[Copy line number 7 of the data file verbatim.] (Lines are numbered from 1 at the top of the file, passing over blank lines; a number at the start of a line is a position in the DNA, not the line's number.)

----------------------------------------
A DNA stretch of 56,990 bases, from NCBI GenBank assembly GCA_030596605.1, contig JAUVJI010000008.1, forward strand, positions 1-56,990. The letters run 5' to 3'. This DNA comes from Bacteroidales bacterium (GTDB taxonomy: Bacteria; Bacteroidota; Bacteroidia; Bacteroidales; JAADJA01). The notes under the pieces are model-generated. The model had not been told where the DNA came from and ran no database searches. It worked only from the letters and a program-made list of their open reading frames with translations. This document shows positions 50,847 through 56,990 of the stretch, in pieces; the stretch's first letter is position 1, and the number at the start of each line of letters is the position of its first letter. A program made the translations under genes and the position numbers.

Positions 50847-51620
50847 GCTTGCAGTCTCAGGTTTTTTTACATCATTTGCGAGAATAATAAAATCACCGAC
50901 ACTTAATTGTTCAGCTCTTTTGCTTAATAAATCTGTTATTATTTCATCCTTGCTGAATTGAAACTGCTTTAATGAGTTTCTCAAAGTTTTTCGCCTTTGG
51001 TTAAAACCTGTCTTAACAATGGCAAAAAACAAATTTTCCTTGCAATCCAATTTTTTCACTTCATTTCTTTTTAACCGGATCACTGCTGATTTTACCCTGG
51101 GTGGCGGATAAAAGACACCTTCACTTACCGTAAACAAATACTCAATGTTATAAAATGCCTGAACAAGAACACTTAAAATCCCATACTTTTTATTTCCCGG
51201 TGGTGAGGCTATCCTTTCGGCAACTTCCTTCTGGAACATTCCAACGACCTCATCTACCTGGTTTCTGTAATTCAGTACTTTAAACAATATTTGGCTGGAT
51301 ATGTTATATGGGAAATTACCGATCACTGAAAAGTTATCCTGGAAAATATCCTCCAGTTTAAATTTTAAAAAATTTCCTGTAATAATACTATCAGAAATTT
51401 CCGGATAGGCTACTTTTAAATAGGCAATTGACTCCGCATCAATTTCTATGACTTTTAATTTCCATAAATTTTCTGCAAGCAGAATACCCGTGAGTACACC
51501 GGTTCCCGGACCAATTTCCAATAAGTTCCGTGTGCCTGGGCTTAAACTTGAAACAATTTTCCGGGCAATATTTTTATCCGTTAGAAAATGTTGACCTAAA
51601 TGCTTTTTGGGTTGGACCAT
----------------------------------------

51201 TGGTGAGGCTATCCTTTCGGCAACTTCCTTCTGGAACATTCCAACGACCTCATCTACCTGGTTTCTGTAATTCAGTACTTTAAACAATATTTGGCTGGAT